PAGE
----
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Updated: April 27th, 2011 11:59pm
Pelissero: Smart money says it's QB at No. 12 or Vikings trade down

Pelissero: Smart money says it's QB at No. 12 or Vikings trade down

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by Tom Pelissero

A veteran NFC personnel man, usually quick with an opinion on any roster matter, was stumped by the question.

What will the Minnesota Vikings do with the No. 12 overall pick when the NFL Draft begins on Thursday night?

"I don't know," the personnel man said finally. "They got so old, so quick. I think they could do any number of things. It's probably easier to say what they won't do."

One year after patching holes on a roster the Vikings considered championship-caliber, this is where they stand: admittedly "retooling" and perhaps needing more than that to climb back from the depths of their 2010 descent.

"Obviously, they're not going to pick a running back," the personnel man said. "I don't think they're going to pick a tight end. Probably not a linebacker."

And that's about it. Kicker and punter, sure, but those don't count in Round 1.

The offensive line is declining. The receiving corps lacks punch on the perimeter. The defensive line is likely to lose two starters. Save for one player, the secondary is a mess.

Oh, yeah -- and the only players on the Vikings' roster at the most important position are a 24-year-old who was drafted as a receiver and a practice-squad refugee whose failure to secure a backup role forced his old team to sacrifice a fifth-round pick for Sage Rosenfels.

"The main focus and emphasis, obviously, is quarterback," an AFC executive said. "I don't know and I personally don't believe the futures quarterback is on the roster. They have a young guy (Joe Webb) they have some hopes for. But if you don't have a quarterback, you can struggle in this league, and I think they need to answer that here."

Vikings coach Leslie Frazier offered similar thoughts on Tuesday when asked about the offensive line, saying that "in our league, until you answer the bell at that (quarterback) position, it really doesn't make a great deal of difference about some of the other positions. You really want to identify and get the right guy under center. That's key in our league to long-term success."

Webb is a project. Rhett Bomar is a developmental player at best. Acquiring Kevin Kolb from Philadelphia -- regardless of whether Wednesday's legal developments clear the way for teams to resume shopping players -- appears a long shot, and the likes of Donovan McNabb, Matt Hasselbeck and Marc Bulger hold value only as placeholders while a younger quarterback develops.

Nearly half the league is a similar situation, meaning every quarterback in this year's draft class is bound to be overvalued. And that's one more reason why, for all the scenarios that could play out by the time the Vikings go on the clock around 9 p.m. Thursday, logic suggests one of two outcomes:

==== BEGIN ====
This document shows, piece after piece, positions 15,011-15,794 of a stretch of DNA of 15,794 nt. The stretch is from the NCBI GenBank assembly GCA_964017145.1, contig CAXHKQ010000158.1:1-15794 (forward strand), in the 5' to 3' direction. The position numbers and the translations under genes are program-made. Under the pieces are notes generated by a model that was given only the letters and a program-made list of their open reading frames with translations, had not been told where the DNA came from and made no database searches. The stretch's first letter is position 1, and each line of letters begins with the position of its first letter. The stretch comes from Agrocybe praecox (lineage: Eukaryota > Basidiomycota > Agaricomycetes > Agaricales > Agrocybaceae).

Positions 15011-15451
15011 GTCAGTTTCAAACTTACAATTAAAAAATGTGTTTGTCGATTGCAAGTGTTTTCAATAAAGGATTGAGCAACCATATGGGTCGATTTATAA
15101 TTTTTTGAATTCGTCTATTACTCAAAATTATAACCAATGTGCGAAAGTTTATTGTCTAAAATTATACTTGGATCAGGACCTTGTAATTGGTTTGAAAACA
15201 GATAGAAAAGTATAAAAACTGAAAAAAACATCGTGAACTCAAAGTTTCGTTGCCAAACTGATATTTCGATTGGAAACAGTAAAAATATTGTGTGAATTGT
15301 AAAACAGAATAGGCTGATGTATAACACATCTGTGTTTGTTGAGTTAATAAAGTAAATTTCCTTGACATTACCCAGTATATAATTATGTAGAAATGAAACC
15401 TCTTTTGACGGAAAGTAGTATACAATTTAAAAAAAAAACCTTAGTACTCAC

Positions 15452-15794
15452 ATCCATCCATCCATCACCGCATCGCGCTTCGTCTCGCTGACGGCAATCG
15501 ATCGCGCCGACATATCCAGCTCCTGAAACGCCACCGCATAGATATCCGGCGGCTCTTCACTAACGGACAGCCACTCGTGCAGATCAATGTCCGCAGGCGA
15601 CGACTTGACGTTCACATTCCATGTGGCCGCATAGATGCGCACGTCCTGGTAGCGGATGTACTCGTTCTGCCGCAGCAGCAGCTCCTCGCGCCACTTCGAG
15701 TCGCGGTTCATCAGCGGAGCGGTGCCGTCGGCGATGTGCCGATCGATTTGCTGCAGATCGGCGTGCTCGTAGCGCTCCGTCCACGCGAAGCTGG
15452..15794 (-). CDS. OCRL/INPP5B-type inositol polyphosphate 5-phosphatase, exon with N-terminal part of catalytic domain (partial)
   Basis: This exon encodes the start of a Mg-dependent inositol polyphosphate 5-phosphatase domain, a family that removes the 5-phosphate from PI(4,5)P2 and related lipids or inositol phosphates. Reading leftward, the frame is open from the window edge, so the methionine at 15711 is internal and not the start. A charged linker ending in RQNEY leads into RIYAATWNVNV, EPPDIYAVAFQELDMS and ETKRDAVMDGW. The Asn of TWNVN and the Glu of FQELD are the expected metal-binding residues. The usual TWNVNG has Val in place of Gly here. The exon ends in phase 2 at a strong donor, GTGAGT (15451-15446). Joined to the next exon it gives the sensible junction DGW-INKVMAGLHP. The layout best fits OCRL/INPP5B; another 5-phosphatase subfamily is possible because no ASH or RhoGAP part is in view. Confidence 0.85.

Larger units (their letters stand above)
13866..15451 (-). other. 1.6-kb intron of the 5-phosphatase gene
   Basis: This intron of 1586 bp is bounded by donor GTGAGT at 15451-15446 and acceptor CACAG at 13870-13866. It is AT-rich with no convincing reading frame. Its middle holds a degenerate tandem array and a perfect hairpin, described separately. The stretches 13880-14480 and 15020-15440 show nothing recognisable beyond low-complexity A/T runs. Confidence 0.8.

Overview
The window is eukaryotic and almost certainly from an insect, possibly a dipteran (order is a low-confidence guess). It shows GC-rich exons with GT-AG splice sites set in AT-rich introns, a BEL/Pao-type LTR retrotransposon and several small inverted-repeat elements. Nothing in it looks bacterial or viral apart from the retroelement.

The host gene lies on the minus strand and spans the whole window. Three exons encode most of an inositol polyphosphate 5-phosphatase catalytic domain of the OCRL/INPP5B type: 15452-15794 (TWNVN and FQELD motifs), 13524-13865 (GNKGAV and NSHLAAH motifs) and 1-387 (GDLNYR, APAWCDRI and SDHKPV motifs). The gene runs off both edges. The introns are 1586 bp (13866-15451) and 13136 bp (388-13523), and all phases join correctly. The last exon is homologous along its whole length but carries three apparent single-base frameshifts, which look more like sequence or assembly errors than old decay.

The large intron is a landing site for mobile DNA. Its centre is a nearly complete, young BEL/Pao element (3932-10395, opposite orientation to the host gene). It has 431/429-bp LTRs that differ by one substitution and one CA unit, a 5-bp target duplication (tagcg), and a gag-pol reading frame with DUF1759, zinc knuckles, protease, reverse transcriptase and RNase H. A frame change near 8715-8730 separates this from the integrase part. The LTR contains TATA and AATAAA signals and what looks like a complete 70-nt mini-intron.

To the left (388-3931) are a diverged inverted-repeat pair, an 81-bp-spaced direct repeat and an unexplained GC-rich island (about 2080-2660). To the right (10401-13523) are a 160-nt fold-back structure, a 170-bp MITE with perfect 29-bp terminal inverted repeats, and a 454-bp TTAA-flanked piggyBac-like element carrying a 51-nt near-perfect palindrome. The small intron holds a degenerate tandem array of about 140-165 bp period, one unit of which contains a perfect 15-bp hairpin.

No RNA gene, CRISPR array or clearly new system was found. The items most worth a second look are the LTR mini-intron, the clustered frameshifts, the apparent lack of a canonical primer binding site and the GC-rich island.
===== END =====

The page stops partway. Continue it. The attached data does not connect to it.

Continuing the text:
1. If Washington quarterback Jake Locker remains on the board, having gotten past Tennessee at No. 8 and Washington at No. 10, the Vikings stand pat and draft him 12th overall; or

2. If Locker is gone, the Vikings do everything they can to trade down, take a lineman to fill one of their other holes and add ammunition to move up from their second pick at No. 43 and grab a quarterback from the next tier.

Maybe that's oversimplifying. The Vikings like Locker, but do they think enough of his skills -- and are they comfortable enough with his flaws -- to make him one of the first 12 players selected when so many other positions need help, too?

"We're going to have to have some young guys step up," said Rick Spielman, the Vikings' vice president of player personnel, "(where) we knew last year we had pretty much the same roster and the rookies that we brought in were probably going to play more of a role type than become an actual starter. ... This year, the guys that we pick are guys that we plan on hopefully coming in and making a contribution either as a starter or for sure a role-type player.'"

Then again, Frazier brought in offensive coordinator Bill Musgrave and quarterbacks coach Craig Johnson specifically because of their track record with young passers. And without a can't-miss quarterback ready to start from Day 1 in this class, the Vikings' goal has to be to get the guy with the best chance to succeed in the long term.

Maybe Missouri's Blaine Gabbert falls, turning the situation into a no-brainer. An improbable slide by a playmaker such as Alabama receiver Julio Jones would create a different dilemma altogether.

Most likely, the choice will be Locker or some combination of players -- Florida guard Mike Pouncey, Nebraska cornerback Prince Amukamara, Clemson end DaQuan Bowers, among others -- who could help immediately but might not be difference-makers in the big picture.

"You can get by with a lot of other things," the NFC personnel man said. "I don't think you can get by without a quarterback in today's football."

The Vikings don't have one. They need one. Their best chance to get one they want may come early on Thursday night.

And if it doesn't, the smart money is on the Vikings squeezing all the value they can out of No. 12 and taking their shot on a quarterback sometime in the next 30 picks.

Tom Pelissero is Senior Editor and columnist for He hosts from 6 to 8 p.m. weeknights and co-hosts from 10 a.m. to noon Sundays on 1500 ESPN Twin Cities.
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